Disability advocates share ideas as B.C. government starts consultation
The B.C. Ministry of Social Development and Social Innovation has used the International Day of Persons with Disabilities to launch a consultation process through which they will gather public input for a disability white paper to be published in June 2014.
Beginning today (December 3), the ministry is inviting the public to participate in conversations on a website, host their own discussion group and submit it to government, and attend one of several in-person community consultations scheduled to start on January 20.
“This is something that affects almost every British Columbian at some point in their lives,” said Don McRae, minister of social development and social innovation, in a news release. “We all have a stake and a role to play – family, friends, communities, employers, non-profits, and governments. This consultation gives us the opportunity to work together toward becoming the most progressive place for people with disabilities to live in Canada."
For organizations who deal with people with disabilities in the province, the opportunity to discuss methods of reducing barriers is overdue. Heather Lamb, who works on the information line for Spinal Cord Injury B.C., sees accessibility and affordability as an overarching issue.
"The highest number of calls have been about accommodation, specifically accessible and/or affordable housing," Lamb told the Straight by phone.
While callers are directed to resources such as B.C. Housing or the organization's website, she has had to deal with the lack of choice. "What we've been noticing is that people are looking for many, many months, if not years for appropriate housing because there simply isn't a lot out there."
Lamb said she is hopeful for the future with the recent adoption in Vancouver of a new building bylaw that makes accessibility part of original construction design.
"Ideally, it would be nice to see that spread to other jurisdictions because over time that is going to make a difference," Lamb said.
Fernando Coelho, CEO of posAbilities, told the Straight, "Affordability is a problem for anyone in Vancouver, not only for people with disabilities, but we have a disproportionate share of that problem."
During a phone interview, Coelho noted the situation is increased in the disability community with the double challenge of living on a fixed income and employment barriers. In terms of accessibility, he said, the organization is dealing with an aging client population.
"We have lots of homes that are Vancouver specials and those are not accessible in any way, shape, or form," Coelho said.
People are unable to age in place, according to Coelho. "The choices are very limited, compounded by the fact that if there is choice it's a very expensive choice."
Coelho would like the province to look at its housing mandate and how it can work with community, private and public, to meet the needs of a changing society.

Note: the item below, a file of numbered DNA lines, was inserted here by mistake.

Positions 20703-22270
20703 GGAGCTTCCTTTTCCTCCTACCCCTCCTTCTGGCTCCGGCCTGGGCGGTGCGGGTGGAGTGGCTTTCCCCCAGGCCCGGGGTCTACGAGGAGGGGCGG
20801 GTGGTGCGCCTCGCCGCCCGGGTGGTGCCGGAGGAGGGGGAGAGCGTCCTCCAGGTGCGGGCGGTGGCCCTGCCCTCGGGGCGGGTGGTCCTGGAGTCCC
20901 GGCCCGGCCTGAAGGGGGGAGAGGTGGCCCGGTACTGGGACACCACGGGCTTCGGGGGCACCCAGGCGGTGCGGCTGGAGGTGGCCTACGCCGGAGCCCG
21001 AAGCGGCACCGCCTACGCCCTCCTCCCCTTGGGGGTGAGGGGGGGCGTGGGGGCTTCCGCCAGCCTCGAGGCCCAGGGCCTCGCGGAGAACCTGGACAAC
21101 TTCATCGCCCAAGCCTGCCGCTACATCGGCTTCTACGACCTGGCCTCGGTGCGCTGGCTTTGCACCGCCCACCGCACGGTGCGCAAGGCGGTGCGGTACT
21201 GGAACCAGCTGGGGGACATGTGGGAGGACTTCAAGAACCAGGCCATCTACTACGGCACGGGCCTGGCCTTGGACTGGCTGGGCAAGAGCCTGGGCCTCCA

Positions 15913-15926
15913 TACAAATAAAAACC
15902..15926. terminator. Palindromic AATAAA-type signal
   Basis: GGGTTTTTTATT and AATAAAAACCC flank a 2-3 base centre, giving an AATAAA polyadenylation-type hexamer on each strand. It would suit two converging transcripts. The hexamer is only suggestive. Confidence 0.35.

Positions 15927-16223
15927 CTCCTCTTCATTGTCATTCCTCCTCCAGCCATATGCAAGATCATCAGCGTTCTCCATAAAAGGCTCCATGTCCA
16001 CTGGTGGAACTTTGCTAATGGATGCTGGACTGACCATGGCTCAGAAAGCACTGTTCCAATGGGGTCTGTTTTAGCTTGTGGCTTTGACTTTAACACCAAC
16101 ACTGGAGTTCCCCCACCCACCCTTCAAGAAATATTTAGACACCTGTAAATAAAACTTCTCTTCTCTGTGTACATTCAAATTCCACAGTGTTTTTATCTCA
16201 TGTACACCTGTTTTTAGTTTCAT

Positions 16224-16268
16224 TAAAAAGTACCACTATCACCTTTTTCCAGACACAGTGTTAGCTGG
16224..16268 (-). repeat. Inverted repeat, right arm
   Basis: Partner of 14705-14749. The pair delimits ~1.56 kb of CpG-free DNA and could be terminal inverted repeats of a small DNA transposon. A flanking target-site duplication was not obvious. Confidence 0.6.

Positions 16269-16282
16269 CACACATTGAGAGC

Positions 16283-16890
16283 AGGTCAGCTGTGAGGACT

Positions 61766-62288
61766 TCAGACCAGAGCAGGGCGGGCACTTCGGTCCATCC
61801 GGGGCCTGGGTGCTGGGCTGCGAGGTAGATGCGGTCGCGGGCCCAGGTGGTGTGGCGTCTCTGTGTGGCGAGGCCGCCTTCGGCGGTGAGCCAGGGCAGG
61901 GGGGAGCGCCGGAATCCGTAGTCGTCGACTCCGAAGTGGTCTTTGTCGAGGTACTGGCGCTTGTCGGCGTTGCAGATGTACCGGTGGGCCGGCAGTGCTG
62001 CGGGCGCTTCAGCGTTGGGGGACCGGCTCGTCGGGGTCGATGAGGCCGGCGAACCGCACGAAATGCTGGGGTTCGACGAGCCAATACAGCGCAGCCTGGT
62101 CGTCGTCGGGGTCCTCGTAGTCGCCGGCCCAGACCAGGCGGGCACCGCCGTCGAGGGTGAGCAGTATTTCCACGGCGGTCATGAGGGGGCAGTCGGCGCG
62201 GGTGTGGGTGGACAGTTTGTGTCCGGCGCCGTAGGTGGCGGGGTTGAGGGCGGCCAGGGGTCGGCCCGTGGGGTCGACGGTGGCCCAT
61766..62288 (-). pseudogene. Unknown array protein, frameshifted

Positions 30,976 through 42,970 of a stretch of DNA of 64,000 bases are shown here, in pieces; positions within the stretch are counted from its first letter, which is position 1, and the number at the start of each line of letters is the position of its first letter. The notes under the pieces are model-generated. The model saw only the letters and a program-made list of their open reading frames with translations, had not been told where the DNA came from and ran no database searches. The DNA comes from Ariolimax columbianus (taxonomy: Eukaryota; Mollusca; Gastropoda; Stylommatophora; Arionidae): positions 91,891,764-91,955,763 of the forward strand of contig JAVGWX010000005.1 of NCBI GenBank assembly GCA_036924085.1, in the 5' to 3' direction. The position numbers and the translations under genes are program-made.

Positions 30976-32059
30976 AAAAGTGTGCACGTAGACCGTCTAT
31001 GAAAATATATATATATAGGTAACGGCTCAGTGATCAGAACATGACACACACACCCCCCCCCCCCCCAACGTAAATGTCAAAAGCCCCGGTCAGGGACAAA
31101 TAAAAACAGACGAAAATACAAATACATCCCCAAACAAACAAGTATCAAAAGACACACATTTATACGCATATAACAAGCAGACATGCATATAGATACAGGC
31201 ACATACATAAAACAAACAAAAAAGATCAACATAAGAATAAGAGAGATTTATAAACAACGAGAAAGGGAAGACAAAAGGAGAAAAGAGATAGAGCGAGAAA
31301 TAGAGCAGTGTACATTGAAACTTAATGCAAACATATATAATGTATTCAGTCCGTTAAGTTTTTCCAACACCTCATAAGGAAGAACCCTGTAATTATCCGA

"It's an aging society," Coelho said. "It's a society where people with disabilities are full participants in their community, so how does their mandate capture all of those needs in the 21st century?"
Jill Weiss, chair of City of Vancouver's persons with disabilities advisory committee, and an advocate for Vancouver's new building bylaw, told the Straight she would ask the province to step up in two areas. The first is, she said by phone, a no-institutions policy for people with disabilities, together with a strong home-support program to provide assistance for people with disabilities so that they can live effectively in the community.
"One of the things that the Convention [on the Rights of Persons with Disabilities] says is that people with disabilities have the right to live in the community with the same range of choices as everyone else. In other words, they can not be confined to an institution," Weiss explained, adding that the convention states that governments also have the "responsibility to provide appropriate assistance, including home support, so that they're actually able to live in the community."
The second area would be in general access. "They need a visitable housing bylaw," Weiss said. "This would mean that every dwellng would have wider doors and halls, a main-floor washroom that is accessible with a wheelchair, and a no-step entrance to at least one entrance. These changes would make remove all barriers to accessibility."
The public will have the opportunity to participate in the consultation process until May 2014. The results of that input will be published in the disability white paper sometime in June 2014. A provincial summit will follow on a date yet to be determined.
Along with the Ministry of Social Development and Social Innovation's consultation process, the public can participate in a housing survey initiated by Spinal Cord Injury B.C.